Goosebumps was a series of classic horror books for kids written by R. L. Stine. They were extremely popular when I was growing up. Even these days, the volume sales of the series as a whole is second only to the more recent Harry Potter series. Before I gave these old books away, I decided to reread the books I had and write my thoughts on them. An interesting thing about Goosebumps was that both my sister and I liked it. My sister and I never got along, so it was rare sight for something to interest both of us. In fact, my sister originally got the first Goosebumps book. I only got into it after borrowing the books from her.
This book was sort of about teaching kids a lesson to accept their situation in life and obey their parents. Because this was Goosebumps it was told in the form of a scary story. The main character, Sam, met some sort of witch lady. After Sam helped the witch find her way in the town, the witch offered Sam three wishes. Through the course of the book every wish turned out to be wrong in some way. At first Sam liked it, but every time there ended up being a big downside to the wish.
I thought the author was a little too liberal with the wishes. Two of them in particular were not really one wish. They were actually compound sentences, that is, two wishes. I would have never seen this as a little kid, but now I saw that a few of the wishes were actually two wishes in one. I think the author struggled to think of good wishes that would illustrate the point. It was much easier to let Sam have more than one in each wish. Also, each time a wish didn’t go Sam’s way, the witch cancelled it in addition to granting the effects of Sam’s next which. That was like a whole ‘nother wish given for free.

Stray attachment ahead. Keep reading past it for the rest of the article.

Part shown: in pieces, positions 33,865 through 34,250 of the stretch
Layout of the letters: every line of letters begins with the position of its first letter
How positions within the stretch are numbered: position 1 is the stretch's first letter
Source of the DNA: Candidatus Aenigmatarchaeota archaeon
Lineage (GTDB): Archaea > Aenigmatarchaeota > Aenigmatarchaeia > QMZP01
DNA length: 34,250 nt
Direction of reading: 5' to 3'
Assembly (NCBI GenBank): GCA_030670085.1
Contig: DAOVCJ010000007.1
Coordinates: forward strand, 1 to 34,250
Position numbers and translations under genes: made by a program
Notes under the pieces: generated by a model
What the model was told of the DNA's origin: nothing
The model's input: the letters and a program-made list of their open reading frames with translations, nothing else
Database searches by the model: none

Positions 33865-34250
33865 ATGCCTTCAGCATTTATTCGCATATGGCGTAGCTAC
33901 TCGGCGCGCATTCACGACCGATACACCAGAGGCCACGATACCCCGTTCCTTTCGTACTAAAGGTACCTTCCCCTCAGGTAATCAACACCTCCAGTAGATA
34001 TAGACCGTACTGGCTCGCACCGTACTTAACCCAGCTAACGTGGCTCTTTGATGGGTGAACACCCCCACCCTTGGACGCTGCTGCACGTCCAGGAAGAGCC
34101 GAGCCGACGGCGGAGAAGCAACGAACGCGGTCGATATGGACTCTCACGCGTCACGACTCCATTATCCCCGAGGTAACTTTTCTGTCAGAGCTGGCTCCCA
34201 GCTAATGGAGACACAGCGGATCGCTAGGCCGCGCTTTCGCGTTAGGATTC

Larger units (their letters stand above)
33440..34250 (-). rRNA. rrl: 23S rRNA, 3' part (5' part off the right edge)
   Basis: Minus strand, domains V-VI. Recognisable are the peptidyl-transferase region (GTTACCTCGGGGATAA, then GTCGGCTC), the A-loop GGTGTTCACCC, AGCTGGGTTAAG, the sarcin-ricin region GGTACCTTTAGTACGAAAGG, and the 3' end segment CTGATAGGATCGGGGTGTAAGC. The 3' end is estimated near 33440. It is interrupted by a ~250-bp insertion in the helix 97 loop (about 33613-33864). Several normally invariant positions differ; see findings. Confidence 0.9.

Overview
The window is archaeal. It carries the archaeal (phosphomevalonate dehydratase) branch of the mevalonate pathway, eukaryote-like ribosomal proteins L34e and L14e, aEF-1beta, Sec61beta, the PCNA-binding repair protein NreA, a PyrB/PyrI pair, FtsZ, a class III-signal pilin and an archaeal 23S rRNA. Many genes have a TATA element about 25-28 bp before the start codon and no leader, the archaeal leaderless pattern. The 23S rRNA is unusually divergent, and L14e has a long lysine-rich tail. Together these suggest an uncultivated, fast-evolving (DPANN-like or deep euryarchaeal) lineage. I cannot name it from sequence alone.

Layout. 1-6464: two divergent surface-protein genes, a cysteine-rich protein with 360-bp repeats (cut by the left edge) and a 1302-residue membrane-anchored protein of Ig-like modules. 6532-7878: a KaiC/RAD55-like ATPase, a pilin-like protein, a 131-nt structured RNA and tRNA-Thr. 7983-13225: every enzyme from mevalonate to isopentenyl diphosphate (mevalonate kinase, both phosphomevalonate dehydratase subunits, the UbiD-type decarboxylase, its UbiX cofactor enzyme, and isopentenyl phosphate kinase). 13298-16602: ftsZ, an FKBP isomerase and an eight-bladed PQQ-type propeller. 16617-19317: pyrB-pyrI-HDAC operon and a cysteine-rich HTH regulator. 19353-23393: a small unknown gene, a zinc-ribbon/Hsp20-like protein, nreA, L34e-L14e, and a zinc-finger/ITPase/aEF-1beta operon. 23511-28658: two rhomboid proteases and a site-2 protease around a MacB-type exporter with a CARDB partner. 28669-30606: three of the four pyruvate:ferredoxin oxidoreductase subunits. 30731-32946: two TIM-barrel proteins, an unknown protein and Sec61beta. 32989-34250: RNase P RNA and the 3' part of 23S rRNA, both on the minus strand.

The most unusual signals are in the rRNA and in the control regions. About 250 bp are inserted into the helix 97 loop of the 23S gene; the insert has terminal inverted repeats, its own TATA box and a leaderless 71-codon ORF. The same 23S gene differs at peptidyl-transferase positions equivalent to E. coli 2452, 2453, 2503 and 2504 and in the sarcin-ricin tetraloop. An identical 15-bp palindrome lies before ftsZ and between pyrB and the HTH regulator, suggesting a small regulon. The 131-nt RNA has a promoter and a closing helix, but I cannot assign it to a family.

Overall, I thought a little too much happened for such a short book. There was no space to give out details. The author only had time to briefly explain a scene, and then it was time to move onto the next one. I think it would have been better if the witch only gave one wish. That would allow enough space to go into detail in each scene. After the first wish’s effects, I already got the point. The extra wishes were just redundant. This book was written for kids though. Maybe kids would need to see how three wishes went wrong to understand the moral of the story.